Upon carefully re-reading the Phillip Martin article, I realized that there was no talk of switching the choice of the door at all.
"Showman that he is, he intentionally showed you a booby prize to heighten the suspense. Since you already knew that at least one of the other two ...
I once played this lead agreement with one partner. Under this lead agreement, the second card played by East would be the ♦6. Now, seeing the ♦3 still out, West should find the shift to the ♣K.
On this hand, all is well. But if declarer played this way from ...
I have played both precision variants described in the OP:
-> 14-16 1NT
-> 1♦-1M-1NT is 11-13 balanced and 2+ ♦
-> 12-15 1NT
-> 1♦ is unbalanced with 4+ ♦
The main problem with the latter is the loss of accuracy in auctions starting with 1NT, which ...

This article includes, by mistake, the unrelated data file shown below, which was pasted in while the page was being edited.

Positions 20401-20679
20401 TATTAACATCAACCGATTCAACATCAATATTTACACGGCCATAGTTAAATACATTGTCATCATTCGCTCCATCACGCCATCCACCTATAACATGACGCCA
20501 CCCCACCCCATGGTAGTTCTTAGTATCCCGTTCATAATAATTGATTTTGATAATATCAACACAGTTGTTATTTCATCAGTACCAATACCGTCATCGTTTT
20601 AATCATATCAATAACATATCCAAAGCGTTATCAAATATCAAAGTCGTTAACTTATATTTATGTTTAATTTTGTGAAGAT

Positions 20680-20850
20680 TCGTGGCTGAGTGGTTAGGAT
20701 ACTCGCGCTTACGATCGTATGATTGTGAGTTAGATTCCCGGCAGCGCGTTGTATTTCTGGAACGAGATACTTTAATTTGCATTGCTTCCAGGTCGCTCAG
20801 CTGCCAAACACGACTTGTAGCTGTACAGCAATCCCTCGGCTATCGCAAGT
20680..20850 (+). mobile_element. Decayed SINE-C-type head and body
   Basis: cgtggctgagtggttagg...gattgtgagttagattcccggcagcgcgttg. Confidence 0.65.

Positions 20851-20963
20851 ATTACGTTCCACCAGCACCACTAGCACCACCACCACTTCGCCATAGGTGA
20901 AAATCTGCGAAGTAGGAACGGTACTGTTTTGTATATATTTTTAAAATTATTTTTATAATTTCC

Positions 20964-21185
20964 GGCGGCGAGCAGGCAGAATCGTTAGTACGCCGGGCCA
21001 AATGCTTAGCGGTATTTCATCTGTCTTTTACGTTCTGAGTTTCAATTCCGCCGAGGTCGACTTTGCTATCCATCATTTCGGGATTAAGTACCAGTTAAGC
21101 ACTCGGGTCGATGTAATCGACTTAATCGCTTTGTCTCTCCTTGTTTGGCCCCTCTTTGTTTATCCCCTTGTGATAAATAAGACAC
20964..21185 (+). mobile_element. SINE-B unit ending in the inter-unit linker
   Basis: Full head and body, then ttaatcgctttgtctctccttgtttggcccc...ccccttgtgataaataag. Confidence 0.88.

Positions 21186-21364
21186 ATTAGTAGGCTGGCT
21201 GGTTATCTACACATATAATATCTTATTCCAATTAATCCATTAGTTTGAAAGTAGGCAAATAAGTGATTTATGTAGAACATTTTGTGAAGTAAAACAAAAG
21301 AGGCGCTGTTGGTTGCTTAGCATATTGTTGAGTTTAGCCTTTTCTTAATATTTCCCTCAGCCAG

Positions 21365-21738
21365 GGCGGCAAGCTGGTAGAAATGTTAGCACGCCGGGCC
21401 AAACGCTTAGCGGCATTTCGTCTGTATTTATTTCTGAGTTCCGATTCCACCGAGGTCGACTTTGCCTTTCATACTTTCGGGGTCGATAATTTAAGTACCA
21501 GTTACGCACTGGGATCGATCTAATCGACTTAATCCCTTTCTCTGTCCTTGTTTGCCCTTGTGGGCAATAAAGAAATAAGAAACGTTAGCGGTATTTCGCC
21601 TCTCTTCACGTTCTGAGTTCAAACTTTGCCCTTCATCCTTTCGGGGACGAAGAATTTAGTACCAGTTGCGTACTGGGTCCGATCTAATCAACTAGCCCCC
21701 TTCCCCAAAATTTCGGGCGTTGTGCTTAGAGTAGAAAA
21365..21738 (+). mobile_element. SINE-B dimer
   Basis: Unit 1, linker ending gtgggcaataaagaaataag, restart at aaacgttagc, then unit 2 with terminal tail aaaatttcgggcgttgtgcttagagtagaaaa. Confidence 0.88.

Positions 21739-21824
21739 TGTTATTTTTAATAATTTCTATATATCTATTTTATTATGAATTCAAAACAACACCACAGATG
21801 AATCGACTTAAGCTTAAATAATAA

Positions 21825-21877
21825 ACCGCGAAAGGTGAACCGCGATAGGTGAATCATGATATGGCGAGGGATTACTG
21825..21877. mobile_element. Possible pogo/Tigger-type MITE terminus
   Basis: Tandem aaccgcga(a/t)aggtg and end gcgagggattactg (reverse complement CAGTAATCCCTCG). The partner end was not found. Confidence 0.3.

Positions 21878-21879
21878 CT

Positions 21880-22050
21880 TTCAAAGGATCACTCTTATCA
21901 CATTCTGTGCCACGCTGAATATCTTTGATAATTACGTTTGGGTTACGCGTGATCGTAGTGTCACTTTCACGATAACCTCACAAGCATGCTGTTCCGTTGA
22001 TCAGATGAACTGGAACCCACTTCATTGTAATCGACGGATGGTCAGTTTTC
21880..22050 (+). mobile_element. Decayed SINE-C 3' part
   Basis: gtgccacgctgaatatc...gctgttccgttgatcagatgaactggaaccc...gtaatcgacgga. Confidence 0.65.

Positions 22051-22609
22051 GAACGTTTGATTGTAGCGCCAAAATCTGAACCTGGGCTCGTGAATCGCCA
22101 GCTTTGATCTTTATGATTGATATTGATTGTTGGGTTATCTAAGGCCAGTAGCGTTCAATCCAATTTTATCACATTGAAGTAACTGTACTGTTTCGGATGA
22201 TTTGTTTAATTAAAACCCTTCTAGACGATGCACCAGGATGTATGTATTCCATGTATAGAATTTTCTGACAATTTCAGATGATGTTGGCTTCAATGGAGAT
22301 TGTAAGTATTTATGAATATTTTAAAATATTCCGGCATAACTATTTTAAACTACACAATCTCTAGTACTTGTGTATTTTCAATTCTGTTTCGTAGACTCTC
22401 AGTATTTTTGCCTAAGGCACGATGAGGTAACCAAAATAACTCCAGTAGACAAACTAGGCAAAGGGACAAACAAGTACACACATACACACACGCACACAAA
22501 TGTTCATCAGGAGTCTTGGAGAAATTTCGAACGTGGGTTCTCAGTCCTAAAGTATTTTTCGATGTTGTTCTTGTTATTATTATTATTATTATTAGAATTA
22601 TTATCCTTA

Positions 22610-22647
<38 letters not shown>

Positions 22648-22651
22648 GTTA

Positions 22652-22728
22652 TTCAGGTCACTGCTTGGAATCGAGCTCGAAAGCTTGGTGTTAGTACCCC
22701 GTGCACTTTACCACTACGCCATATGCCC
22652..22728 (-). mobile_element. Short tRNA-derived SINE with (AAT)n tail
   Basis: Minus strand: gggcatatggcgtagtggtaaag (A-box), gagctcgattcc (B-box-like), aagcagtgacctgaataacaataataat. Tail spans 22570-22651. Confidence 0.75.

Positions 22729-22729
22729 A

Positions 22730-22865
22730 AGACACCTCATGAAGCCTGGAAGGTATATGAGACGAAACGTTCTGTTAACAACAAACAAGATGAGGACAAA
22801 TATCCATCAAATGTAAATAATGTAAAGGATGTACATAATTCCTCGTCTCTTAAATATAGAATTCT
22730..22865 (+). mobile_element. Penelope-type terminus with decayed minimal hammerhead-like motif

Agreed, but I would venture to add: a hand that has something going for it on offense.
A 3433 minimum with wasted values in spades for example, should be passed.
On this hand I voted 3♥ but it was close.
I would have liked to make a stronger bid the last round in order to set up a forcing pass and bring partner into the decision.
On this sequence, pass would not be forcing and I need to make a decision on my own. I choose X because the declarer ...
At the table, I might well have done exactly the same things the declarer did so far.
My next step would be to play hearts from the top and hope for 4-4 or queen dropping on the third round so that there are only two heart losers. Whoever wins the ...
Declarer's hand wasn't good enough to make a jump shift on the earlier turn. Somehow the combination of the spade bid and heart tolerance with dummy has improved his hand, to justify the leap to game. I would expect spade honours in declarer's hand for this sequence ...